Catholic Church Supports Project Officers With Motorbikes


Most. Rev. Vincent Sowah Boi-Nai, with Mr. David Yiridong Issaka and the beneficiary officers in Yendi

The Catholic Diocese of Yendi in the Yendi municipality of the Northern region has presented two brand new motorbikes to support the child and vulnerable protection project.

The motorbikes are aimed at supporting officers of the project to reach out to vulnerable children who live in hard-to-reach deprived communities in the diocese.

The child and vulnerable protection project is a two-year project funded by Kindermissionswerk , a German Catholic funding agency.

About 13 basic Catholic schools one in Yendi, Chereponi, six, Wulensi, six with one orphanage in Sang and Makayili are benefiting from the project.

The goal of the project is to improve child protection practices and meaningful participation of children in decision-making and actions that concern them targeting over 123 schools and institutions under the Yendi Diocese and reaching about 2,250 children and vulnerable adults by 2024.

The project seeks to adapt and implement the child rights policies from the Navrongo-Bolgatanga Diocese and the Ghana Catholic Bishops’ Conference in 13 schools and catholic facilities under the Yendi Dioceses and also provide counseling and emotional support services to abused children and vulnerable adults in two parishes under the Yendi Diocese.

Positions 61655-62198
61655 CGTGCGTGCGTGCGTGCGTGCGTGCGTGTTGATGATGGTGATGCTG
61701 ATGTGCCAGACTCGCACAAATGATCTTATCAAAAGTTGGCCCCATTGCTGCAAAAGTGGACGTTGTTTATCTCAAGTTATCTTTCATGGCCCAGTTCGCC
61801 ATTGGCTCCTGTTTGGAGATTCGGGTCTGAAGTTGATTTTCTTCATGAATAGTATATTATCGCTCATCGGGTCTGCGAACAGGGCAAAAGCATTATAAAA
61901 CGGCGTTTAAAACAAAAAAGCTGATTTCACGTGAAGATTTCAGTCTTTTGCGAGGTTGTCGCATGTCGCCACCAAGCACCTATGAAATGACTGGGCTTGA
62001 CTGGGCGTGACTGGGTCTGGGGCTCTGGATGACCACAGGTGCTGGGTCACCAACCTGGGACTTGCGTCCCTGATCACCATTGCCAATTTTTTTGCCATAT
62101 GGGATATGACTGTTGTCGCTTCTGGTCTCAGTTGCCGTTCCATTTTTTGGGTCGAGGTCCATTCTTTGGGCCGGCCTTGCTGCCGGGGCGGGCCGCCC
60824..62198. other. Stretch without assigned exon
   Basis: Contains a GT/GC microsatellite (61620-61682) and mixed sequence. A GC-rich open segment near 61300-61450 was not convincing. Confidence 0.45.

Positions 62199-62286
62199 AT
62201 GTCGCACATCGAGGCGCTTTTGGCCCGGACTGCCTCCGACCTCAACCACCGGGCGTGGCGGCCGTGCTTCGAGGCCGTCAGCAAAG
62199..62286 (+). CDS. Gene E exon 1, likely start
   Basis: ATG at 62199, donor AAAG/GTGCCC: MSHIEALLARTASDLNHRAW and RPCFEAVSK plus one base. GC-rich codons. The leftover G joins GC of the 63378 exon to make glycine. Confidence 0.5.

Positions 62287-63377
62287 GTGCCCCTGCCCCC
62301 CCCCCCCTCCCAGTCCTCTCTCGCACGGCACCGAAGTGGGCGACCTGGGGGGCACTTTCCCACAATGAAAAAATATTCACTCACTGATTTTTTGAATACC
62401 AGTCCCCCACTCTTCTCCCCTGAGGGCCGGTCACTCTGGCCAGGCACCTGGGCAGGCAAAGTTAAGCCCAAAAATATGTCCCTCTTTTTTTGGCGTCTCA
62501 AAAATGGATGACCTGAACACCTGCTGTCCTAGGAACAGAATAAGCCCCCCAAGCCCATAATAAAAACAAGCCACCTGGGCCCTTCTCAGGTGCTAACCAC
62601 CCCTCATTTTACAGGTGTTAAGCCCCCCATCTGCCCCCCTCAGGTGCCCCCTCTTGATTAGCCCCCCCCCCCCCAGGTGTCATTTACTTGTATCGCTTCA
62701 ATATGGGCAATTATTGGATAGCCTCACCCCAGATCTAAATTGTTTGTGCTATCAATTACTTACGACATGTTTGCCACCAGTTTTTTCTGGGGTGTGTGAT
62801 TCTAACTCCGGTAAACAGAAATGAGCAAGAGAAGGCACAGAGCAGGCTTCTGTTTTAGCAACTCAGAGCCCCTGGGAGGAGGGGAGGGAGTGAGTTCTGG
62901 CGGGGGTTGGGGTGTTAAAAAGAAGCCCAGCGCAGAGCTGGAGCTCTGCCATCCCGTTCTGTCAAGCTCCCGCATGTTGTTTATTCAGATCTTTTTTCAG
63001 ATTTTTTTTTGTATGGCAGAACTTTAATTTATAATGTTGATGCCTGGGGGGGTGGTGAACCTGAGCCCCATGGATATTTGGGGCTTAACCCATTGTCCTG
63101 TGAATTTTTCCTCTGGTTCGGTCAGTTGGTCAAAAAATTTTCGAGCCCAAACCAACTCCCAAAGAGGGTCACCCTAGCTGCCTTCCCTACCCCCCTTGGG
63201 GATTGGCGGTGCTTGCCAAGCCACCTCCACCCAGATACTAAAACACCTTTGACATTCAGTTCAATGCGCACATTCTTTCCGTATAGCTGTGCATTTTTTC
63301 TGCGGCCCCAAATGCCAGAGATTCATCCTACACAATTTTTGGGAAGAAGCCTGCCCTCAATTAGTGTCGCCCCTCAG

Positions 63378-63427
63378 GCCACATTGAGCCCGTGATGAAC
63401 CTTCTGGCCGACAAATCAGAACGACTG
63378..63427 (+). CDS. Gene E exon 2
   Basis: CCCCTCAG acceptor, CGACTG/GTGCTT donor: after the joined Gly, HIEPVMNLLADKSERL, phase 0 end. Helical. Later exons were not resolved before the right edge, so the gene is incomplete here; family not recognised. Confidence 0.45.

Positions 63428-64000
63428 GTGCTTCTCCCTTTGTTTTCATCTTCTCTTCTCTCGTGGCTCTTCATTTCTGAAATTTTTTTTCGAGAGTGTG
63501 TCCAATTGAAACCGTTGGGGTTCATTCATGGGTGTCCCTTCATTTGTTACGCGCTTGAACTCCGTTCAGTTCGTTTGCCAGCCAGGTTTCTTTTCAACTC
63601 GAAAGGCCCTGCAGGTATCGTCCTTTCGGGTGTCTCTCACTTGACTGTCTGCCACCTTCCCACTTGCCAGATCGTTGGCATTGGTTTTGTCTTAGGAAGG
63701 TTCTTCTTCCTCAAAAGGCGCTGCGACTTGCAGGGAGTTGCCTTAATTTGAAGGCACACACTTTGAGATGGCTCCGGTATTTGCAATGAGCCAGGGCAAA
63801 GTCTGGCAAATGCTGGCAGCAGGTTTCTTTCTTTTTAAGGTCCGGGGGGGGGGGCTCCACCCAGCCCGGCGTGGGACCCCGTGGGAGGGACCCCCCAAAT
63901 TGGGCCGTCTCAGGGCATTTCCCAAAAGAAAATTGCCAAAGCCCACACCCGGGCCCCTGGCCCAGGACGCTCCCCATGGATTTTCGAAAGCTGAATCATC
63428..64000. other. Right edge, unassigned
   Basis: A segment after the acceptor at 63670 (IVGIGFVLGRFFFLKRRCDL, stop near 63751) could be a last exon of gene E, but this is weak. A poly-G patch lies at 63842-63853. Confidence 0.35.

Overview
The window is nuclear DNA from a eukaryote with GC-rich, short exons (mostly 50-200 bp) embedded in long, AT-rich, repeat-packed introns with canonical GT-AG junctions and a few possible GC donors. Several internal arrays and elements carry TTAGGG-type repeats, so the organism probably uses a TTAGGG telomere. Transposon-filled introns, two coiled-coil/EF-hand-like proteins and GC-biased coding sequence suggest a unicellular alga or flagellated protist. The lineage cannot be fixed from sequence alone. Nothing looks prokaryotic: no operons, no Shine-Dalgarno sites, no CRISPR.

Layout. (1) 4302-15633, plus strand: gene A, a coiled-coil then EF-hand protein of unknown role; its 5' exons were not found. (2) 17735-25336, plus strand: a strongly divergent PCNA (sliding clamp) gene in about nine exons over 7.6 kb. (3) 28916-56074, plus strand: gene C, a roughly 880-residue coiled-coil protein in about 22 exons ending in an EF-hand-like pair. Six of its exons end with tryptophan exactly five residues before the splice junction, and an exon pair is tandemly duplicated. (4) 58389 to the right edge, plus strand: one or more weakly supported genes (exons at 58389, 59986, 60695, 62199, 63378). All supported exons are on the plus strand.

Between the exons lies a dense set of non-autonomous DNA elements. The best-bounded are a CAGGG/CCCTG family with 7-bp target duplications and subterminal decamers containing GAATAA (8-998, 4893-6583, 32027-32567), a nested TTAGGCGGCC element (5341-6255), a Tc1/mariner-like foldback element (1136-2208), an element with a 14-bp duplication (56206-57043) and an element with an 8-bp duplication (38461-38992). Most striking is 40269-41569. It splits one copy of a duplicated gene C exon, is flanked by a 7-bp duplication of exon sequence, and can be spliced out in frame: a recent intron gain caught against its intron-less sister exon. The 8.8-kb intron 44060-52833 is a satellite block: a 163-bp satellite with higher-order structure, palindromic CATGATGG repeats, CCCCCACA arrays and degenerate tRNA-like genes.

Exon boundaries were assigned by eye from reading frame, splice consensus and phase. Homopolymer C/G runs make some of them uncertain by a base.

The Bishop of the Yendi Archdiocese, Most. Rev. Vincent Sowah Boi-Nai presented the motorbikes alongside the Project Technical Advisor of the project, David Yiridong Issaka, to the child and vulnerable protection project officers.

He advised them to ensure that they use the motorbikes for the purpose for which it has been given to them.

He urged them to pay attention to the vulnerable children in the deprived communities so that the project will be of help to them anytime they find themselves in any difficult situation.

“Do your work efficiently and effectively, go to the villages where there are vulnerable girls and try to support them. Normally they won’t come to you because of stigma so you have to reach out to them and support them. Be alert in your responsibility so that we can be able to save and touch the lives of so many people.”


FROM Eric Kombat, Yendi